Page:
Dr. Boozman's Check-up

Even though it has been a week since Thanksgiving, memories of the delicious dinner my family and I had to celebrate the holiday remain.  I bet they do for you as well.  In fact, if you are like me, you may be regretting the amount of turkey and stuffing you had.  I’m pretty sure that one meal will have a lasting effect on my waistline.

But as this CNN story highlights, for some Arkansans, Thanksgiving was not a day of feasting.  In fact, for these individuals and families, avoiding going to sleep hungry is a daily struggle.

Ken Kupchick, marketing director for the River Valley Regional Food Bank in Fort Smith told CNN some heart-wrenching stories that they have encountered in Arkansas’s second largest city.  Ken spoke of a mother who used to volunteer at a food pantry and is now in need of the organization’s services due to mounting medical bills for her children.  He recounted a story of an elderly lady who went from financial security to sorting through the dumpster garbage at the local grocery store after her husband passed away and her monthly income disappeared.

I encourage you to read the CNN report as it is quite an eye-opening piece.

The hunger crisis is not just something that is happening in countries most of us will never set foot in.  Yes, we see those images on the nightly news, but the reality is we don’t have to go far to see that hunger exists here. 

According to recent studies, hunger is a struggle for one in six Americans and many of those suffering from food insecurities are children.  The most recent data from the United States Department of Agriculture shows that Arkansas has the lowest food security and at has the worst rate of childhood hunger in the nation with nearly 25 percent of Arkansas kids going to bed hungry.  The difficult economic times our country is facing only serves to exasperate the situation for these Americans.

The positive news is that each of us can help but an end to it. 

In Congress, a bipartisan coalition of Senators committed to fighting hunger and food insecurity are working to raise awareness and resources to address hunger issues both here at home and around the world.  As co-chair of the Hunger Caucus, I am a proud supporter of our latest initiative—the “Hour for Hunger”—which encourages Members of Congress to commit one hour of their time during the holidays to help raise awareness and put an end to hunger in their communities.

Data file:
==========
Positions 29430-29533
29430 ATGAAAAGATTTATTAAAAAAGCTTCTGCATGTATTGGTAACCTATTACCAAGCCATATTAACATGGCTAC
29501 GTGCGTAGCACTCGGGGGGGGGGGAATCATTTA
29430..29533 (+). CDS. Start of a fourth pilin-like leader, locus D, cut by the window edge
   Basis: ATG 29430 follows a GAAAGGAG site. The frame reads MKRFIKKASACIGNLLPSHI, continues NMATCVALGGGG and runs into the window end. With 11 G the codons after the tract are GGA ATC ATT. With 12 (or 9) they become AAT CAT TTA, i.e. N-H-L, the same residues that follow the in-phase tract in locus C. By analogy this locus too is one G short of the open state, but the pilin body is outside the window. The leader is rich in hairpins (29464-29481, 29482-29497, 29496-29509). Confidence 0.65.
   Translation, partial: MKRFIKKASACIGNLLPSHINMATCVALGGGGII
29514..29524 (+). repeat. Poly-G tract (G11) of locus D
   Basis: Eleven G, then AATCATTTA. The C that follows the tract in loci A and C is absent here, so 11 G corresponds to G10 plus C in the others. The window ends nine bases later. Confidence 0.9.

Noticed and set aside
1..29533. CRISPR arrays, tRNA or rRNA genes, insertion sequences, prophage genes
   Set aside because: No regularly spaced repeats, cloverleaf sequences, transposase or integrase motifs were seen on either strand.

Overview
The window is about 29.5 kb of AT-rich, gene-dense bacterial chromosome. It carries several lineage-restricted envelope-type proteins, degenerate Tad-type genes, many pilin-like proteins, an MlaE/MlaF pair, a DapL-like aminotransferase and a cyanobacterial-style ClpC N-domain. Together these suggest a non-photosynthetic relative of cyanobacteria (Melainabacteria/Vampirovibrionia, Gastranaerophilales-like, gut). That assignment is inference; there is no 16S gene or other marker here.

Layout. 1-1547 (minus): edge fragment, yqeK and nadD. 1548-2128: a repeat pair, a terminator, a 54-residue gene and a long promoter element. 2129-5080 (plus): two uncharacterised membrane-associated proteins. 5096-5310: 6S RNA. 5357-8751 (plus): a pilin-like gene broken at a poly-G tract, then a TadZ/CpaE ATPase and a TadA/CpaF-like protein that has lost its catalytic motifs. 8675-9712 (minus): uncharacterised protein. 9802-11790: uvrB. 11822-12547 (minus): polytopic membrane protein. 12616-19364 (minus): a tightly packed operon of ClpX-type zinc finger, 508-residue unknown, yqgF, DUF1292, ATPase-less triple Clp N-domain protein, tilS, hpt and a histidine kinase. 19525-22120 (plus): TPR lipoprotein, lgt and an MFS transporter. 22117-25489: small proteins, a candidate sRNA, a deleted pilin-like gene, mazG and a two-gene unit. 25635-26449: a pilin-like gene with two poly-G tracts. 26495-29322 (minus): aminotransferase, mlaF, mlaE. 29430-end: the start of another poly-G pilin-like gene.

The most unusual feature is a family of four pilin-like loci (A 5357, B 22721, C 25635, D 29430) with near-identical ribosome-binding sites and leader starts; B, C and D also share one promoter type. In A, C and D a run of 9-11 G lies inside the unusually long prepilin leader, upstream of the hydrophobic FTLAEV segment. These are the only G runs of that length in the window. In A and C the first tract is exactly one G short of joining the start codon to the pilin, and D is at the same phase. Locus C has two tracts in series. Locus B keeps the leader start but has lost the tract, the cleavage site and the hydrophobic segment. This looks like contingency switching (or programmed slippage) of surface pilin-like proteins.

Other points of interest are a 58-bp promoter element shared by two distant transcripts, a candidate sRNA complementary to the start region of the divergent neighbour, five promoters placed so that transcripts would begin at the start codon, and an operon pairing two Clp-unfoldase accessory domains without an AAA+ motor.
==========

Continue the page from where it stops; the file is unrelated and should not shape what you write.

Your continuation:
Washington alone cannot cure our nation’s hunger problems.  It will take a concerted effort in our states, cities and communities.  There is a part for us all to play in fight.  Please consider making a donation to a hunger-relief organization, like a centralized food bank, or a food pantry at your church this holiday season.

Today the Senate Committee on Agriculture, Nutrition and Forestry held a hearing on the continuing oversight of the implementation of the Dodd-Frank Wall Street Reform and Consumer Protection Act. The Hon. Gary Gensler, Chairman of the Commodity Futures Trading Commission and the Hon. Mary Schapiro, Chairman of the Securities and Exchange Commission testified before the committee.

While the hearing was to provide oversight implementation to Dodd-Frank, much of the hearing centered around the recent failure of financial MF Global.

Senator Boozman questioned Chairmen Gensler and Schapiro regarding the nature, and possible criminality of the recent collapse of MF Global that left thousands of investors, famers, ranchers and small business owners without access to hundreds of millions of dollars.

The Ag committee has oversight jurisdiction over Title VII of Dodd-Frank, which governs commodities and futures trading.

The Cost of Failure

Nov 30 2011

The supercommittee’s failure to reach an agreement on how to cut the nation’s debt by at least $1.2 trillion is forcing credit rating agencies to rethink our government’s AAA rating.

Earlier this week, Fitch Ratings placed our AAA credit rating on a “negative outlook,” and warned that if the government doesn’t develop a plan that tackles our budget deficit, our rating will be downgraded within the next two years.